The Social Cognitive Theory

Social Cognitive Theory (SCT) started as the Social Learning Theory (SLT) in the 1960s by Albert Bandura. It developed into the SCT in 1986 and posits that learning occurs in a social context with a dynamic and reciprocal interaction of the person, environment, and behavior. The unique feature of SCT is the emphasis on social influence and its emphasis on external and internal social reinforcement.   SCT considers the unique way in which individuals acquire and maintain behavior, while also considering the social environment in which individuals perform the behavior. The theory takes into account a person's past experiences, which factor into whether behavioral action will occur. These past experiences influences reinforcements, expectations, and expectancies, all of which shape whether a person will engage in a specific behavior and the reasons why a person engages in that behavior.

Many theories of behavior used in health promotion do not consider maintenance of behavior, but rather focus on initiating behavior. This is unfortunate as maintenance of behavior, and not just initiation of behavior, is the true goal in public health. The goal of SCT is to explain how people regulate their behavior through control and reinforcement to achieve goal-directed behavior that can be maintained over time. The first five constructs were developed as part of the SLT; the construct of self-efficacy was added when the theory evolved into SCT.

  1. Reciprocal Determinism - This is the central concept of SCT. This refers to the dynamic and reciprocal interaction of person (individual with a set of learned experiences), environment (external social context), and behavior (responses to stimuli to achieve goals).
  2. Behavioral Capability - This refers to a person's actual ability to perform a behavior through essential knowledge and skills. In order to successfully perform a behavior, a person must know what to do and how to do it. People learn from the consequences of their behavior, which also affects the environment in which they live.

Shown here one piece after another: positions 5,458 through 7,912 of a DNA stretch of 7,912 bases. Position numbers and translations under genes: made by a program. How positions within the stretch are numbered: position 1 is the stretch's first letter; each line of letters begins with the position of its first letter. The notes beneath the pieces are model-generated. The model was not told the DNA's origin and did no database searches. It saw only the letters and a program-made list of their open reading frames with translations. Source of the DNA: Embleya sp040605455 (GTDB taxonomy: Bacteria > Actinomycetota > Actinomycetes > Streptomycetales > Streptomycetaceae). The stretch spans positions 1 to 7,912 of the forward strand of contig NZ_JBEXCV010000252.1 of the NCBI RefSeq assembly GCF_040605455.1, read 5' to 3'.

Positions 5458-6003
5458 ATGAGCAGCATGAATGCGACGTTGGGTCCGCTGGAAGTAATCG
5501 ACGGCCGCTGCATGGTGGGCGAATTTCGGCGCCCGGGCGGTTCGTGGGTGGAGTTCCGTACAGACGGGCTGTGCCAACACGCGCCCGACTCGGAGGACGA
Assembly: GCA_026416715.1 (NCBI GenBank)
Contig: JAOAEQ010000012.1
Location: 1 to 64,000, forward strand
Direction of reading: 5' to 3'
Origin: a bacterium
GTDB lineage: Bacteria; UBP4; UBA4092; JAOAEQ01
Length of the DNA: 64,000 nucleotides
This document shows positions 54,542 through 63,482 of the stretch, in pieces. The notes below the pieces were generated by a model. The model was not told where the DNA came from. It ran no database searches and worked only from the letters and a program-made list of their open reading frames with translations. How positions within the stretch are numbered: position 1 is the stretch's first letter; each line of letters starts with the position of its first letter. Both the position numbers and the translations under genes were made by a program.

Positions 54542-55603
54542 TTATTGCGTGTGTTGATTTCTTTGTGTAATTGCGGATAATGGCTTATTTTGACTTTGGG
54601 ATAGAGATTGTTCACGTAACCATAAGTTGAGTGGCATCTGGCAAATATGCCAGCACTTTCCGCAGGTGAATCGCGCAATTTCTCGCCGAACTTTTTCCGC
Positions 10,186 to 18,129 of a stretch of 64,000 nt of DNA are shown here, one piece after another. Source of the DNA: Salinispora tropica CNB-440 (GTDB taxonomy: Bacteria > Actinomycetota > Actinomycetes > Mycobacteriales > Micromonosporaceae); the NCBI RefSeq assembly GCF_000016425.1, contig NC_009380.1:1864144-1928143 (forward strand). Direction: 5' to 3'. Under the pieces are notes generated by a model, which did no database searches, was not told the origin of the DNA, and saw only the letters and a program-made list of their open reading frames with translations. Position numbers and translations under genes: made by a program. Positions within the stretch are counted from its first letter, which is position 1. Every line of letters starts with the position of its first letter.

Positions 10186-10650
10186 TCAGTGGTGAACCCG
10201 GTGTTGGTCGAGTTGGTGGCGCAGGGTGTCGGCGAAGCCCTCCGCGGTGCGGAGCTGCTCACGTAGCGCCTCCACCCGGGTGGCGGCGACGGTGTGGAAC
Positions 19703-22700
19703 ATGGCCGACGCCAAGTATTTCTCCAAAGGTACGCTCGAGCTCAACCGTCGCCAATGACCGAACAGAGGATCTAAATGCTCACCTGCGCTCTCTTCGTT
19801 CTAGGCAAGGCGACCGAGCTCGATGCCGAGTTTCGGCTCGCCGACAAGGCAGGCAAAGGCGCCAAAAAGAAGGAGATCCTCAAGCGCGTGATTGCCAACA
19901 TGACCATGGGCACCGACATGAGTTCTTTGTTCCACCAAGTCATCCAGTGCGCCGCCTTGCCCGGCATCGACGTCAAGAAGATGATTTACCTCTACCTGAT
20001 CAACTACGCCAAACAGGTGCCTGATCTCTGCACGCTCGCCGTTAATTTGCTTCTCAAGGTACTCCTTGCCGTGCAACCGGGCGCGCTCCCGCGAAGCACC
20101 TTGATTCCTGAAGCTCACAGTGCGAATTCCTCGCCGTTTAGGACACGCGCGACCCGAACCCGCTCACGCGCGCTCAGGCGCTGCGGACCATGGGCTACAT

3. Observational Learning - This asserts that people can witness and observe a behavior conducted by others, and then reproduce those actions. This is often exhibited through "modeling" of behaviors.   If individuals see successful demonstration of a behavior, they can also complete the behavior successfully.
  4. Reinforcements - This refers to the internal or external responses to a person's behavior that affect the likelihood of continuing or discontinuing the behavior. Reinforcements can be self-initiated or in the environment, and reinforcements can be positive or negative. This is the construct of SCT that most closely ties to the reciprocal relationship between behavior and environment.
  5. Expectations - This refers to the anticipated consequences of a person's behavior. Outcome expectations can be health-related or not health-related. People anticipate the consequences of their actions before engaging in the behavior, and these anticipated consequences can influence successful completion of the behavior. Expectations derive largely from previous experience.   While expectancies also derive from previous experience, expectancies focus on the value that is placed on the outcome and are subjective to the individual.
  6. Self-efficacy - This refers to the level of a person's confidence in his or her ability to successfully perform a behavior. Self-efficacy is unique to SCT although other theories have added this construct at later dates, such as the Theory of Planned Behavior. Self-efficacy is influenced by a person's specific capabilities and other individual factors, as well as by environmental factors (barriers and facilitators).

Limitation of Social Cognitive Theory

There are several limitations of SCT, which should be considered when using this theory in public health. Limitations of the model include the following:

Social Cognitive Theory considers many levels of the social ecological model in addressing behavior change of individuals. SCT has been widely used in health promotion given the emphasis on the individual and the environment, the latter of which has become a major point of focus in recent years for health promotion activities. As with other theories, applicability of all the constructs of SCT to one public health problem may be difficult especially in developing focused public health programs.